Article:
A compilation of resources to help you create and submit the best photo contest entries
By Frank Gallagher, NANPA Blog Coordinator
If you’re a seasoned NANPA member, you know that August brings warm weather and the beginning of Showcase, NANPA’s annual photography competition. And if you’re new to NANPA or haven’t entered Showcase before, now’s your chance to enter your best shots and compete for $6,000 in prizes, a variety of promotional opportunities to build your brand, and recognition from not just your peers, but also from some of the top names in the business. So, head for your photo catalog and start selecting your best images. One could be a winner, but you’ll never know unless you enter!
There are as many reasons to enter NANPA’s Showcase photo competition as there are photographers. For some, winning Best in Show or Judge’s Choice serves as an endorsement of their skill, and can be added to their bio and marketing materials. To others, recognition by the judges is a validation of their devotion to nature photography, a payoff for the years of effort they put into improving their skills. And, for still others, selection of their photo is both a personal triumph as well as a challenge; applause for how far they’ve come and a challenge to continue getting better.
I photographed Grizzly 399 crossing the highway with a horde of photographers watching in the background as part of a project involving ecotourism and the pressure that it puts on wildlife. I had envisioned this image for some time now and, while I was in Wyoming for the NANPA Nature Celebration, I got the opportunity I was looking for. Grizzly 399 is famous for spending much of her time close to the road. I knew she would make for the perfect subject for this project. I created the image by making sure I was on the opposite side of the road as the rest of the crowd and then when the moment she crossed I lined myself up in the middle of the road to focus on the crowd.
Underwater photography is a balancing act of patience, awareness and readiness, not to mention the “minor” details of hauling a huge housing around while managing buoyancy, current, depth, air supply, divers, etc. When an elusive mantis shrimp (Odontodactylus scyllarus) pops up for a few seconds from a coral crevasse, one has to be quick.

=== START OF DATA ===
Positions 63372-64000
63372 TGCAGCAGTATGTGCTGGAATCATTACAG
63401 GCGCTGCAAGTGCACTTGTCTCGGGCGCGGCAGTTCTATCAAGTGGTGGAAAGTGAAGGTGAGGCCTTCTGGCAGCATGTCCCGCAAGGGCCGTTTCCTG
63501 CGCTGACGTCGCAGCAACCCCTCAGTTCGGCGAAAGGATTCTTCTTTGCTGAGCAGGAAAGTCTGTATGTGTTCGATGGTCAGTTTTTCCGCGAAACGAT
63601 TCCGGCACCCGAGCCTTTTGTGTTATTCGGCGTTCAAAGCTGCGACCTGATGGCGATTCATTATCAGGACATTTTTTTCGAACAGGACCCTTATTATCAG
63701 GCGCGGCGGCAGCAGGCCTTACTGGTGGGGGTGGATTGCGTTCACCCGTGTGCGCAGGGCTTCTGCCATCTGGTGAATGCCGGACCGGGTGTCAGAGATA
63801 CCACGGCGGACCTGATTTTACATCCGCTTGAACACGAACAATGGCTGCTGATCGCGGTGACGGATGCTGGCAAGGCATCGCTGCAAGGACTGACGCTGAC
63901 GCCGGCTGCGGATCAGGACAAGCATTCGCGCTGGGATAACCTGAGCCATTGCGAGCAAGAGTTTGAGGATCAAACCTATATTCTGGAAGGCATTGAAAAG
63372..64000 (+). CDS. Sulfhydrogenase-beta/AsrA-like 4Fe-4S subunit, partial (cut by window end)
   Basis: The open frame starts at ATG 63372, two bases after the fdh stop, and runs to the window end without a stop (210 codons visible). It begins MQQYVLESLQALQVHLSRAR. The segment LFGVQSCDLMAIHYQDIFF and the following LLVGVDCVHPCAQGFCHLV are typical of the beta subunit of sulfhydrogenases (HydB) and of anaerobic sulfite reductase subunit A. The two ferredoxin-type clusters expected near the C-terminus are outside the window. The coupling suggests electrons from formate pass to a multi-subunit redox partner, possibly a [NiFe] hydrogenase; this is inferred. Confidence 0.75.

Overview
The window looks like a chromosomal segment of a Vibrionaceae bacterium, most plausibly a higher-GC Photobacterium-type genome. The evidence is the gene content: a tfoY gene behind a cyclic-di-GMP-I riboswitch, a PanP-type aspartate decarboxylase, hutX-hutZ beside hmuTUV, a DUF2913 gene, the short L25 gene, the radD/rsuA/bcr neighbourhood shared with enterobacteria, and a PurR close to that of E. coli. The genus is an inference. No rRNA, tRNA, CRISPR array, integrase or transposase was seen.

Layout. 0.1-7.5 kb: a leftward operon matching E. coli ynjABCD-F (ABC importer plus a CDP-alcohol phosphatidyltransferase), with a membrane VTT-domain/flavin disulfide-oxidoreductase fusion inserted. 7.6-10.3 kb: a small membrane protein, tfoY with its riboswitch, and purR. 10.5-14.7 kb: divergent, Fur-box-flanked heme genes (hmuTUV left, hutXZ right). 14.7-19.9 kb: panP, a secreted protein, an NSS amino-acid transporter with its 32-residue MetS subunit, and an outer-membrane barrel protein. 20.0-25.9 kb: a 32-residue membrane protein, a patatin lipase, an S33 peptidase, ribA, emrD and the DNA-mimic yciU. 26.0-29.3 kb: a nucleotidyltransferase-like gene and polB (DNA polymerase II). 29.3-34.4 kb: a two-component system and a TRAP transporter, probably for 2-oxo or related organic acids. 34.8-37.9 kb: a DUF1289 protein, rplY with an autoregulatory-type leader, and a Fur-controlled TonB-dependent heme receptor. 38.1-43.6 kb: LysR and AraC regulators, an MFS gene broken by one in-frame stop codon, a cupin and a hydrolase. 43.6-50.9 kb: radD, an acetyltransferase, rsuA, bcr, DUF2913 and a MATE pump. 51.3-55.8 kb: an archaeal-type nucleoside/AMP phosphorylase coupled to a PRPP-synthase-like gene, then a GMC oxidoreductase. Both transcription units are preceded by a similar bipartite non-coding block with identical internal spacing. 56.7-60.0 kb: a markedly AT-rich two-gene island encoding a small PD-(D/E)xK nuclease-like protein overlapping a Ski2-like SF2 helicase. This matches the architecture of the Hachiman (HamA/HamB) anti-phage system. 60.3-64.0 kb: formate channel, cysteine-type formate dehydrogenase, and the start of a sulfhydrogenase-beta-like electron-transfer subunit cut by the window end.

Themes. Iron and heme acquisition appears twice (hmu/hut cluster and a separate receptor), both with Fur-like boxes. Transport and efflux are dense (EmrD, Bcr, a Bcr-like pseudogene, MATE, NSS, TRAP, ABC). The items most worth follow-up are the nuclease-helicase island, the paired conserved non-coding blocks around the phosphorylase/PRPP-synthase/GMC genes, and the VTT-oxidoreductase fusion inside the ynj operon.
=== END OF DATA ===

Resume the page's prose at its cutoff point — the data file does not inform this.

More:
In addition to its beautiful mass of well-developed eggs, this shrimp shows a hint of the “ribbon” in which they are laid. The shrimp folds these layers and masterfully tucks them underneath its body. Seeing this ribbon was a first for me and a special moment in our tropical seas.
This was taken at a bear rescue center called Fortress of the Bear in Sitka, Alaska. I was shooting from a catwalk above the bears looking down into a spacious enclosure. These bears were in a pond. I added painterly effects later.
It is a simple life for an iceberg in Jokulsarlon Glacier Lagoon, Iceland. It is born from a nearby glacier, and slowly gets pushed out to sea, only to find its way back home to retire on the same black sandy beach from where it came. On this morning, the sun rose underneath a layer of clouds, with the sunlight shining through the icebergs and illuminating the different colors and shapes. I waited for the waves to approach to show the motion of the water, and the arrival of the icebergs.
Early spring in my local Northern Virginia wetlands park is a great time to shoot these territorial male Red-winged Blackbirds. At first light, the displaying birds are backlit and, if it is cold enough and bright enough, you can see the breath of the singing bird. The problem is a black moving subject, backlit, in low light, so there is always a tradeoff between shutter speed and ISO. For me, there is a lot of trial and error involved. The good news is that the blackbirds are relentless in defending their territory. For the 15-20 minutes that the light is perfect, there are usually multiple photo ops.
In late January, on the way from Denver to Yellowstone National Park, some friends and I stopped in Jackson Hole for the night. Driving up the east side of the National Elk Refuge just out of town we came across a herd of 30 – 40 bighorn sheep. In late afternoon diffused light I found these four rams about to do some head-butting. Quickly setting up my new 600mm lens on my tripod I was able to grab a few frames before two of them separated and began jousting. The other two went back to grazing.
An urban prairie dog colony near downtown Fort Collins was scheduled for relocation. Construction of new apartments had begun. I knew an excavator would be coming to dig up part of the colony. I drove to the site every day to check on the excavator because I wanted to make a picture of a prairie dog with the excavator in the background to tell the story of development and urban prairie dogs. Finally, the excavator was in the perfect spot. I identified a burrow, set out my camera with a remote trigger, and waited until a prairie dog stood on that burrow.